A population exists within the forests of Tanjung Puting National Park. Our field staff have conducted surveys to track this lesser-known species of primate. Locations where tarsier activity was identified were tracked using GPS. Our staff directly encountered two tarsiers, with 10 other indirect encounters from identifying their scent - left with urine.

All traces of tarsiers were found either near the river or in swamp forest, as this is where tarsiers obtain most of their food. Supporting other research, the two tarsiers spotted were found only in small trees, no higher than 2m from the ground.

Field staff reported heavy rain during tarsier observations, which made it difficult to spot and follow them in the dense vegetation.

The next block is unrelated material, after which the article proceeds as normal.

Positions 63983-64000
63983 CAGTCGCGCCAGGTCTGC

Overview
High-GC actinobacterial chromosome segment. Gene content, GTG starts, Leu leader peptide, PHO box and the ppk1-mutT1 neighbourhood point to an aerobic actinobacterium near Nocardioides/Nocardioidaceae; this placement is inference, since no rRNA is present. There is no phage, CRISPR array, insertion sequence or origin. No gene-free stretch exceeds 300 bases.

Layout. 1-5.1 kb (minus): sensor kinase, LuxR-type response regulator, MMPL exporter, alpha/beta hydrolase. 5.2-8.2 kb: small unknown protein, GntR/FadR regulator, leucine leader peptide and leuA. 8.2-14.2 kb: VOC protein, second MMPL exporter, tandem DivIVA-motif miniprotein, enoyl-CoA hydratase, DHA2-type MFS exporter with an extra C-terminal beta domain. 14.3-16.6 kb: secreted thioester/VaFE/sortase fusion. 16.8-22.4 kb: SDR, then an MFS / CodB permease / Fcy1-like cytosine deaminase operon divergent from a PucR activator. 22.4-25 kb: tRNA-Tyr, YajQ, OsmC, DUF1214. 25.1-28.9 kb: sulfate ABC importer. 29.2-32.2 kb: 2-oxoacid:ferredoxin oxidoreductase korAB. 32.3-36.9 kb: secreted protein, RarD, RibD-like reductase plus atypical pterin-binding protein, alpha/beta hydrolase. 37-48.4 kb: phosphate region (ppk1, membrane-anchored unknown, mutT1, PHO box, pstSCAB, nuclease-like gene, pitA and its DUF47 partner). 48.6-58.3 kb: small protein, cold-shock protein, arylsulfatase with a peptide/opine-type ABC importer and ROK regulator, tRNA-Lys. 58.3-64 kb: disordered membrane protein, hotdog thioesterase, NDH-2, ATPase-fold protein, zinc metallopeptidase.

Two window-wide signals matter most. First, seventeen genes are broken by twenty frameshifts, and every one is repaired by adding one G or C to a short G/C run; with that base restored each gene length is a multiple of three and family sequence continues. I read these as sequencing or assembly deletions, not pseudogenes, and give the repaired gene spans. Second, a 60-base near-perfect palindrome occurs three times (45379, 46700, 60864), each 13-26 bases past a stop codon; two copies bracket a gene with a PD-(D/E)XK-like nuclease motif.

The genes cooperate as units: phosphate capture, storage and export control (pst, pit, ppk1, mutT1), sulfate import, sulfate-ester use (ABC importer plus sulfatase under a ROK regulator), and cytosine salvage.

It is vital we conserve these types of habitat for tarsiers by preventing human activity in this area of protected forest which leads to habitat loss. Limiting the amount of tourism in this area would also be beneficial so the area can be better managed.

Want to learn more about our research programme? Watch this short clip:

The Forest - A Message of Thanks

We have just received a wonderful message from our Research Station Manager, Fembry Arianto. The Orangutan Foundation manages Pondok Ambung Tropical Forest Research Station, which lies within one of Southeast Asia’s largest protected areas of tropical peat swamp and heath forest, Tanjung Puting National Park, Indonesian Borneo.

"The Forest…the place where I can rest, think, learn, observe and create my future…thank you to all my colleagues who always give great support and work together so well.